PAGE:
Some artists promote their work by featuring them in videos on Youtube and other channels. Is this something you have considered doing?
I have considered doing videos but I am less experienced in that medium of recording. I think that for artists it can be a amazing way to showcase the methodology of your art and to share techniques and skills with other people. I've given a lot of thought to the idea of doing time lapse videos for the paintings since it might be a boring watch otherwise.

What resources do you have at your disposal to make a time lapse video, and how much creativity do your resources allow for?
I have a video camera and some basic editing software on my computer right now but I'm looking into investing in better equipment for filming my artistic processes as well as taking higher quality pictures. I think I'm only limited at the moment by my imagination mostly though, there are tons of free resources and video software out there I just have to research and find one suitable for the task I have in mind.

Do you appear at local science fiction, fantasy or horror conventions to promote your work?
I haven't appeared at any conventions yet, that's actually a really good idea! I've mostly tried to promote my art through word of mouth in person and online. I'm working on getting to know many other people in the community but this is something I've wanted to do for a while now. I put it off mostly because I have always viewed my art through a very subjective lens and never valued it as highly as other people's work. I think that every artist is that way. Sometimes when we're done creating we're so ready to create more that we never take the time to appreciate our own work.

Are there any conventions held near you, where you would consider appearing?
There's a ton of conventions in Columbus, Ohio but I haven't paid much attention to those that are open to artists. I know there's plenty of conventions since a lot of my friends actively go to them. I think my art would go with a psychedelic/hippy convention or maybe an art specific convention if they have those! I don't necessarily have a target audience; I think that anyone who looks at my art is the audience! Since I don't have a typical subject for my art, it can speak to a wide range of people.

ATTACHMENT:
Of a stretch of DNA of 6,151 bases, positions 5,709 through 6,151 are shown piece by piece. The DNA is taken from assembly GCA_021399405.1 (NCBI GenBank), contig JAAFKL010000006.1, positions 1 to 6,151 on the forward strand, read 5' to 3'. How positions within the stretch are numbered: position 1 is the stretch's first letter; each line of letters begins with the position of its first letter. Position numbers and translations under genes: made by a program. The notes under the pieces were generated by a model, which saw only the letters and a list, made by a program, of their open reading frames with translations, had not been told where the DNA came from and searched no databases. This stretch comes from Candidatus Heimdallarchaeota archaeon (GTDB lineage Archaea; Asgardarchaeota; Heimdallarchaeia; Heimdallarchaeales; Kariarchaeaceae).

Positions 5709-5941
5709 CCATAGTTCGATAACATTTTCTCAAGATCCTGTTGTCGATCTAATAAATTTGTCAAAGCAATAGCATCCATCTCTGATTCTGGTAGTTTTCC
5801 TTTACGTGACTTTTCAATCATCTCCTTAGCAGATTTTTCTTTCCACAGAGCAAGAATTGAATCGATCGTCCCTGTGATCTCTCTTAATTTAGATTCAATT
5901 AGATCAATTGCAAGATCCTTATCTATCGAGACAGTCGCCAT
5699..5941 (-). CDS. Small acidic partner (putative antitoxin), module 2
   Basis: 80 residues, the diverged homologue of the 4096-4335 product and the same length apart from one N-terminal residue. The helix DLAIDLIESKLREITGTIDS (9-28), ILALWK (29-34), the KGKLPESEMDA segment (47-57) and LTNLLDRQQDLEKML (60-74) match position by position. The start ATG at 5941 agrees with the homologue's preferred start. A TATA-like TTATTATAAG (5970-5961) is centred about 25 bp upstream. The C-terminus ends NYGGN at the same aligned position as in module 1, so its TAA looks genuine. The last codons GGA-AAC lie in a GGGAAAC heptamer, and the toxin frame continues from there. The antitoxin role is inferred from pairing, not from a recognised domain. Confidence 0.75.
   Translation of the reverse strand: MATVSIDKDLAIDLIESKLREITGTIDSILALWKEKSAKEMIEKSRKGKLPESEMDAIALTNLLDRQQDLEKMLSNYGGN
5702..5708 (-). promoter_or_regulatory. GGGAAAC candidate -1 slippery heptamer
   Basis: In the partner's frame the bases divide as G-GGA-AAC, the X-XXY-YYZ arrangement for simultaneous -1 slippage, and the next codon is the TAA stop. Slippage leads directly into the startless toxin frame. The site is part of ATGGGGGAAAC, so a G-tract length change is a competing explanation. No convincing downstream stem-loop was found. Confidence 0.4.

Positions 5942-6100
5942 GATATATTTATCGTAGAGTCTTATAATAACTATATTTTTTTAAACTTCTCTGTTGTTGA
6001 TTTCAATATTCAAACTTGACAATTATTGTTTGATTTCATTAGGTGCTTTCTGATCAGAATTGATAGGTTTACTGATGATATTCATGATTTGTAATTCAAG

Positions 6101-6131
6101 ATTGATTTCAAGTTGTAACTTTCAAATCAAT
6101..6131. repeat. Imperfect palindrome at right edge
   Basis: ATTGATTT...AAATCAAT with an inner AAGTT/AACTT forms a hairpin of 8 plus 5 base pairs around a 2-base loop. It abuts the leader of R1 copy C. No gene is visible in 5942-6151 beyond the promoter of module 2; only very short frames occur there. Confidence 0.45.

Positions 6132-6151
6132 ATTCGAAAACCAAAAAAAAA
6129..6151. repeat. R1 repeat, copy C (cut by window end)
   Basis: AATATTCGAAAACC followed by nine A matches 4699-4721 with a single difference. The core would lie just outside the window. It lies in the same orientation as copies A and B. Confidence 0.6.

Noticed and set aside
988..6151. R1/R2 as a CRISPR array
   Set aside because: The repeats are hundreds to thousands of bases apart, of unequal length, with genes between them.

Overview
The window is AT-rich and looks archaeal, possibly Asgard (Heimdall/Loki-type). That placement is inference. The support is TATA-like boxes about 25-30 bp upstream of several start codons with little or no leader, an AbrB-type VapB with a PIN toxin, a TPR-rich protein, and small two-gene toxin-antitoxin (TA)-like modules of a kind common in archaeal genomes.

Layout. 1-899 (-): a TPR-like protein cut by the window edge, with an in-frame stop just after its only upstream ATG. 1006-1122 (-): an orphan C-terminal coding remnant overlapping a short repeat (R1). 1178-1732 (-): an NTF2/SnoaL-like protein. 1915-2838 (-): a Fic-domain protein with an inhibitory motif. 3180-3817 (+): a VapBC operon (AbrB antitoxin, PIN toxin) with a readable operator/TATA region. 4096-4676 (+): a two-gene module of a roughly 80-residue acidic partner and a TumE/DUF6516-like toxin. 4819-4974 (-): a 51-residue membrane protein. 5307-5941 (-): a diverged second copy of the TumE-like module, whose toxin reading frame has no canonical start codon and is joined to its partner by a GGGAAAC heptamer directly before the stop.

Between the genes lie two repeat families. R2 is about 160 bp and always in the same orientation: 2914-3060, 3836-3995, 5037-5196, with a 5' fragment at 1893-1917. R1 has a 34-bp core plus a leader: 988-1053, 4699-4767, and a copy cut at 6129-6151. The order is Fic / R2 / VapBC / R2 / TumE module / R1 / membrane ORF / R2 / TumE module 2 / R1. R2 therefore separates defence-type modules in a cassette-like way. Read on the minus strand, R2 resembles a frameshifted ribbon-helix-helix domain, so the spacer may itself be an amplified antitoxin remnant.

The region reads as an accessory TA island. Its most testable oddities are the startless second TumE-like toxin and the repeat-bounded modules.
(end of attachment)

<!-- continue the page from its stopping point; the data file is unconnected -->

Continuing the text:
Name some Columbus conventions where you would appear to promote your work.
I can't name any specific conventions off the top of my head, I'm a bit of a introvert so large gatherings like conventions aren't places where I tend to do my best. I prefer small intimate environments like local art shows and other small scale art exhibitions. It would be for a number of reasons, the main one right now is building connections in the community and meeting other like-minded people. It is always nice to bounce ideas off others and talk about things you enjoy with art and other subjects.

Have you done research on the internet to find out of state conventions to visit?
I haven’t done much research about conventions, that's an interesting idea. I will admit I have a tendency to be an introvert and a hermit unless I'm forced out of my shell. I tend to just focus on creating my works in solitude and then sharing them later in person or online. It would do me quite a bit of good to get out and communicate with other artists and creators in person.

Do you have connections who would help you get a dealer’s table at a local convention?
I don't have any connections in that aspect yet either but I'm working my way into that. Making connections hasn't really been a focus for me at all up to this point. Creating art has sort of been cathartic for me in many aspects of life and I have only recently allowed people to see that side of me. I'm hoping that through interviews like this and word of mouth though I can find like-minded people who enjoy artistic endeavors as much as I do!

What sort of projects and collaborations do you have planned for the months to come, besides your planned collab with Thomas Small?
Other than the upcoming collaboration with Tom I don't have too many things in the works other than new paintings! I am admittedly am a bit too introverted when it comes to branching out and collaborating on things but I hope that in time more people will see the artistic style I have and want to work together to get more abstract art out there to the world!

How would you like to be remembered as the artist in the distant future?
Just being remembered to me is a great honor, when we are dead and gone all we have is the impact we left on those who live on and the words and thoughts they have about us. I would be happy just to be remembered at all.


-Dave Wolff

No comments:

Post a Comment